Encryption



Encryption


All three applications use end-to-end encryption (WhatsApp's is signed by the creators of Signal, to be exact) although I already anticipate that Telegram is not going to take any point in this section. Not because your MTProto home-cooked encryption is insecure, but because not activated in all chats by default (normal chats are encrypted, but not end-to-end).



While WhatsApp and Signal use end-to-end encryption for all communications, in Telegram it is only used in secret chats, which add other extra security features like protection against screenshots and self-destructing messages.



Mtproto Diagram of how Telegram's client-cloud encryption works


Without secret chats Telegram continues to encrypt messages between the client and cloud and there is only evidence of a vulnerability in the implementation, dating from 2013. Although the experts are not very excited about Telegram using its own implementation, on paper it seems that in terms of security it has everything tied and well tied .



However, it is obvious that those concerned about your safety prefer that encryption occurs entirely at sender and receiver, without servers involved. Although all three applications can potentially do this, only WhatsApp and Signal do it transparently to the user, who should not take any additional steps.



Codes To verify that the "line is secure", you can compare the encryption keys


Considering that WhatsApp and Signal share encryption technology, it makes sense that they also share encryption scores. Point for Signal and WhatsApp and none for Telegram until it at least includes the option for all chats to be end-to-end encrypted by default, without having to choose each time.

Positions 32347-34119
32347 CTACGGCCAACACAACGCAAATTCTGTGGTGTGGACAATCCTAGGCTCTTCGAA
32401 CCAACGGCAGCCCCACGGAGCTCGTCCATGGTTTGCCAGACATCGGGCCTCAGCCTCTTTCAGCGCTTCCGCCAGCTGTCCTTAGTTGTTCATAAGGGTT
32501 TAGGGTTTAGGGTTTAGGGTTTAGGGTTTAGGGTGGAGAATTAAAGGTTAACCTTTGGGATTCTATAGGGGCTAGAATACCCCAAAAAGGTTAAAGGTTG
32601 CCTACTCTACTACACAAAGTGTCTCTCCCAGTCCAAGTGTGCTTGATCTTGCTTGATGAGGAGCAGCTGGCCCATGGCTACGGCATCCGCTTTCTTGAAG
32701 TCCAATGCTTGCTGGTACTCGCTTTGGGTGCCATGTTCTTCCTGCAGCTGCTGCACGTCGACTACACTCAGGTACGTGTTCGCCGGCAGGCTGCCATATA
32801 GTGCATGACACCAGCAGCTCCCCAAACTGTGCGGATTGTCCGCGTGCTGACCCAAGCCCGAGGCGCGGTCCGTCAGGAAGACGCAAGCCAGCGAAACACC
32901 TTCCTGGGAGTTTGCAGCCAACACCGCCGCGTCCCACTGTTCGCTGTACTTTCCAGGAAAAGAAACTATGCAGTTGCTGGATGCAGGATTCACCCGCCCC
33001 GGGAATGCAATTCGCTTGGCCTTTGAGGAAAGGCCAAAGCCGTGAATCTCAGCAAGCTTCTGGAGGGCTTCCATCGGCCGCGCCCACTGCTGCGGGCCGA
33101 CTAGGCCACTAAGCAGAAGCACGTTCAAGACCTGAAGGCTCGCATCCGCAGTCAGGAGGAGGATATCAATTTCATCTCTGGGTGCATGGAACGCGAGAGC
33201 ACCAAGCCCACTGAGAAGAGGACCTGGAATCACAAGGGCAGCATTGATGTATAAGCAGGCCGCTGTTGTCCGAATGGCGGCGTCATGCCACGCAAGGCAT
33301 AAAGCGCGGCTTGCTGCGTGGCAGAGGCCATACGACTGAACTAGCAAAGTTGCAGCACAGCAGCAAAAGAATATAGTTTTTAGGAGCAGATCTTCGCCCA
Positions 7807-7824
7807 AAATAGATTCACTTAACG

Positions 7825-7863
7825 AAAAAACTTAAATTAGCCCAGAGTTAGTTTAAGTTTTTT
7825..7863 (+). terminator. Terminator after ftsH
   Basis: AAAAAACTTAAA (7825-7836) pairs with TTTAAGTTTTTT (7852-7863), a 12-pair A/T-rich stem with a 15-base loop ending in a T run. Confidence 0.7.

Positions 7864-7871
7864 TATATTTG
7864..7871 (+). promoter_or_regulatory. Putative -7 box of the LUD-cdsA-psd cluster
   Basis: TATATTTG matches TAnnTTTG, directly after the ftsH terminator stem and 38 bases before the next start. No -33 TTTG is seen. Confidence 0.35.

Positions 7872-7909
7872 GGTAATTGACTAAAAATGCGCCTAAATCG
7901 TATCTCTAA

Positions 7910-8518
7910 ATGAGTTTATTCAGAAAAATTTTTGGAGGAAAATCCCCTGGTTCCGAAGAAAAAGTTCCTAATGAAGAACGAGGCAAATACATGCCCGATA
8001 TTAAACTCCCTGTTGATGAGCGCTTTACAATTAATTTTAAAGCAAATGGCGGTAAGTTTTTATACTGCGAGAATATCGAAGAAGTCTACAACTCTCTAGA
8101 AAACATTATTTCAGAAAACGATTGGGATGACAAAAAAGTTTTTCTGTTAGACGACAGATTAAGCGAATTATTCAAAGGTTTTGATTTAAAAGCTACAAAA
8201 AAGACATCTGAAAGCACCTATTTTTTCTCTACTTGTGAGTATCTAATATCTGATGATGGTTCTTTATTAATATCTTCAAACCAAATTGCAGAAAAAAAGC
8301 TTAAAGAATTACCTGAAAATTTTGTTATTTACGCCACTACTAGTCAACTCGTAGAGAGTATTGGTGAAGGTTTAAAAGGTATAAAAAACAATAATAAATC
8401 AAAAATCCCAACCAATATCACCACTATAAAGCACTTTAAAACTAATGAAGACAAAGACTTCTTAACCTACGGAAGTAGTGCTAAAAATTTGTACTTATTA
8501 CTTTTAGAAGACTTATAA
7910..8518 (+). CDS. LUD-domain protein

Metadata



Metadata


Ensuring that your messages are transmitted safely and without anyone being able to intercept them is important, but the content of the message is as important as its metadata. Metadata in this context refers to all the additional information that accompanies a message, not including its own content.



By exampleIf someone calls a pizzeria and orders a pizza, the listener will know what happened, but the same can also be inferred from the metadata. This person called this phone that belongs to a pizzeria at lunchtime ... he will have ordered a pizza. Something similar happens with our conversations.



With encryption, nobody can read your messages, but they can know who you are talking to and from where, through the metadata



WhatsApp collects a good amount of metadata of its users such as IP addresses, dates of use, phone and model, network operator, phone number, unique device identifier, location and contacts. By crossing this information, even without being able to read the content of the messages, you can make pretty rough assumptions about who you are talking to and in some cases what.



Telegram It is cloud-based so technically all your messages, photos and files sent in non-private conversations are stored (encrypted, yes) on their servers, although in terms of metadata it is not very clear what other data they collect in addition to your contacts, devices and IP addresses. These data are kept for a maximum period of one year.



Signal is the only app on our list that minimizes metadata that saves. Just archive the last time you connected (the day, not even the time) and the phone number of your account. So, point for Signal.



Extra privacy / security features



Now that we've covered the most important things, it's time to assess the additional merits of each of the apps. Do you have added functions to improve your privacy and security that others do not have?



In the case of WhatsApp, the most relevant are the privacy options with which you can hide profile photo, connection time, info and status of some or all people, who can add you to groups and verification in two steps. There really isn't much else to grab the attention of privacy lovers.